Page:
Rules for NULL

To NULL or not to NULL

In this essay, when I speak of database engines, I’m talking specifically about those which support PostgreSQL, MySQL or SQLite, and the PHP language. I am quite specifically not talking about MSSQL or Oracle. Oracle is massively overpriced and no better for most purposes than PostgreSQL. I use Linux almost exclusively, and don’t and never have used MSSQL. Further, I’ve heard from some people whose opinion I trust that MSSQL is a botch compared to MySQL.

In databases, NULL is the value that usually gets inserted when a value is not specified for the contents of a field. Unfortunately, standards documents for SQL don’t fully specify the behavior of database queries when NULL values are involved. This means that different database engines handle NULL differently depending on the circumstances.

That makes NULL a problematic value, as consistency is key when databases and programming are involved. So my preference is to avoid NULL whenever possible. Doing that involves creating some rules which will go forward from the design phase of every table.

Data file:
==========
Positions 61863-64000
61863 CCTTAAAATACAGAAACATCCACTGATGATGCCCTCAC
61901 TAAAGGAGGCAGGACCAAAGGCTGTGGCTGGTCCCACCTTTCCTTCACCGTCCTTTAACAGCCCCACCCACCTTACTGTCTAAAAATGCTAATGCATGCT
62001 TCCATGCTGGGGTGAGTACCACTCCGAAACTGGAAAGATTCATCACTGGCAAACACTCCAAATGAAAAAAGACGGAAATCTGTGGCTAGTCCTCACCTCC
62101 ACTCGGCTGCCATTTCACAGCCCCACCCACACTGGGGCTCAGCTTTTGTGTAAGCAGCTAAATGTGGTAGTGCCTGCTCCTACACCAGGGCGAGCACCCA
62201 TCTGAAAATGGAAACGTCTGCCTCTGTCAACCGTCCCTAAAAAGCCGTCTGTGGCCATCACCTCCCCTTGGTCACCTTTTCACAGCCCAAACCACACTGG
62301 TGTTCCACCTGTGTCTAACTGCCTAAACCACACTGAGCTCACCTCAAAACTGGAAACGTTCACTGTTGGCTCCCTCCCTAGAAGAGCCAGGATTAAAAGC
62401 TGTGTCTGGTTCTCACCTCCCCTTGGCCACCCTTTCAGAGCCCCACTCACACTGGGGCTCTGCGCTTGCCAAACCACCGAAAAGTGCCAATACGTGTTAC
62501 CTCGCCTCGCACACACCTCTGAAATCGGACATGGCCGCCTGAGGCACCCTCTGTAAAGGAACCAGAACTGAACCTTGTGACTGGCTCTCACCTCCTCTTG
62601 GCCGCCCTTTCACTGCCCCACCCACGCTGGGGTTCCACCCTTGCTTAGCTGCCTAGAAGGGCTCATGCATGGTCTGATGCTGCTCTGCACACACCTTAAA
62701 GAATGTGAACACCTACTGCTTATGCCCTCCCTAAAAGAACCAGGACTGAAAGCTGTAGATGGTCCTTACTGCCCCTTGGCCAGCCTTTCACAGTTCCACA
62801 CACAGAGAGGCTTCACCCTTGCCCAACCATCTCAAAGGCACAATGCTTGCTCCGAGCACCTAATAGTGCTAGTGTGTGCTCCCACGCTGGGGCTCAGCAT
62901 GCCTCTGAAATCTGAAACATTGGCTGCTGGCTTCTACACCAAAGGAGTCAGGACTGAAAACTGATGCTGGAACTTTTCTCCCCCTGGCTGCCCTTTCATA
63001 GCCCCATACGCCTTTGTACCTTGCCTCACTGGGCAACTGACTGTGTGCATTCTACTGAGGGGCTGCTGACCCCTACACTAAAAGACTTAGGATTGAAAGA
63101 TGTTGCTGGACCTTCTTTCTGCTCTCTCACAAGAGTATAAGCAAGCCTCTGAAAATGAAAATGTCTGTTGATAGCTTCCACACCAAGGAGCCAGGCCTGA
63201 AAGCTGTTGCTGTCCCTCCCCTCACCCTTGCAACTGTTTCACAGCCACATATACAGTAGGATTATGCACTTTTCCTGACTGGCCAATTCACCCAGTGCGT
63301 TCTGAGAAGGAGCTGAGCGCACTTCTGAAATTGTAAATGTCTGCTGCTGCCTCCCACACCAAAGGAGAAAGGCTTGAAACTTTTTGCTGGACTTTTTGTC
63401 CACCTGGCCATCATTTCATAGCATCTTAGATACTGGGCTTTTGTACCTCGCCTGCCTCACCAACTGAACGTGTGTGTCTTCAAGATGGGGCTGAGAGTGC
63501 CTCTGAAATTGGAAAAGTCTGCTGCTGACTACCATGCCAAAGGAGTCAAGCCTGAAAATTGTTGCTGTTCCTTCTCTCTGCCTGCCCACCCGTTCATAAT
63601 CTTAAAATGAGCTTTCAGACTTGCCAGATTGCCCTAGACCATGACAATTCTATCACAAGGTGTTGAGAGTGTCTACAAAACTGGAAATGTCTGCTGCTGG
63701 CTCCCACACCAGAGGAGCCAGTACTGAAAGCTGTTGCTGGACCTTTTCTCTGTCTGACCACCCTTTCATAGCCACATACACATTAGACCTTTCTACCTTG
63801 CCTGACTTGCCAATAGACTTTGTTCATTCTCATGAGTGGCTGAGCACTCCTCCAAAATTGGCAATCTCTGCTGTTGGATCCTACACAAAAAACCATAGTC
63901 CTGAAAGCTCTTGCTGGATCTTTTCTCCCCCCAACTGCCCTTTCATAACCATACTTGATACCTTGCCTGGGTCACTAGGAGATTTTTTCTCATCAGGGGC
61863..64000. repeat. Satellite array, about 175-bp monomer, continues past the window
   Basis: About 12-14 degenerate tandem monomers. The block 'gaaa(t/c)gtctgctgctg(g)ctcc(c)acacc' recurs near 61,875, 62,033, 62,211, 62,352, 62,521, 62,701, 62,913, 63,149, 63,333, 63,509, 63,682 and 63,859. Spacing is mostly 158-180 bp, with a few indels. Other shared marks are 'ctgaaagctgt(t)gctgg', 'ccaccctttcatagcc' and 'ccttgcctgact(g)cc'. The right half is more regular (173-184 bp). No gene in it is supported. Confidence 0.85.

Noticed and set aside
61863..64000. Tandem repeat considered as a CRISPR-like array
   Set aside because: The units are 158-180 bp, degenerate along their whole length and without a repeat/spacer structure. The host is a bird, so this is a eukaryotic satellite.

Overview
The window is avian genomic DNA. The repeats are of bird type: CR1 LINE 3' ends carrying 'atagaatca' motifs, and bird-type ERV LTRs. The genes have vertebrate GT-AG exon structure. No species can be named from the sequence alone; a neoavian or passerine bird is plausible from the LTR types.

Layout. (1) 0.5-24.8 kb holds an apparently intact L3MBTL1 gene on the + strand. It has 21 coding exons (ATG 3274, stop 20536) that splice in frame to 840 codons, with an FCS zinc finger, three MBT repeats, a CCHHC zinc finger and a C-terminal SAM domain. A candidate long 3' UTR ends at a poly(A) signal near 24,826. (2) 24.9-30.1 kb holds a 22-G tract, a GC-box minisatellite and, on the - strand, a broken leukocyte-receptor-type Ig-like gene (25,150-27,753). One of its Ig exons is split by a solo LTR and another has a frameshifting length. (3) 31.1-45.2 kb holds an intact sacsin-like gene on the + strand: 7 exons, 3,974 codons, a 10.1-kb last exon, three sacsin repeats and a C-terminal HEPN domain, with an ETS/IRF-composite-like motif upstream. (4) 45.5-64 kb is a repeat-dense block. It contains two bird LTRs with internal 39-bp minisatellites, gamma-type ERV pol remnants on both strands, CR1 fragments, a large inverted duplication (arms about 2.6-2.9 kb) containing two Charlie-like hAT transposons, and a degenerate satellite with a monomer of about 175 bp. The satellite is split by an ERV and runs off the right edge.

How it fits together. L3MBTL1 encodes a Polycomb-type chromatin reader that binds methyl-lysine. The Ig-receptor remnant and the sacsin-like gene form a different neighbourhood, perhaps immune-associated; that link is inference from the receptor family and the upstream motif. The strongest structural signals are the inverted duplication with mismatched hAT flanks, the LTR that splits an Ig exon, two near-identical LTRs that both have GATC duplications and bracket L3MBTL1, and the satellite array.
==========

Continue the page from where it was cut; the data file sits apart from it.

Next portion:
First, let’s tackle the worst offender of all: NULL reference values in dealing with foreign keys. Let’s say we have an invoice table, and one field of the invoice table is a customer number. That number refers to a customer number in the customer table. Because of this referential relationship, it’s possible to print out an invoice with the actual customer name and address. The number in the invoice table can be used to reach into the customer table and fetch the name and address for printing or listing. That works okay until you, for one reason or another, decide to try to store nothing in the invoice table for the customer number field. A NULL value would normally get inserted there. Except that, if you’ve specified a constraint that a valid customer number must be stored in the invoice table’s customer number field, and there isn’t a customer record indexed by a NULL value, your invoice insert queries are going to fail. In fact, even if there is a customer record with a NULL index value, this still might not work. The database engine may not treat the NULL value in the invoice customer number field as being the same value as the NULL customer number value in the customer table.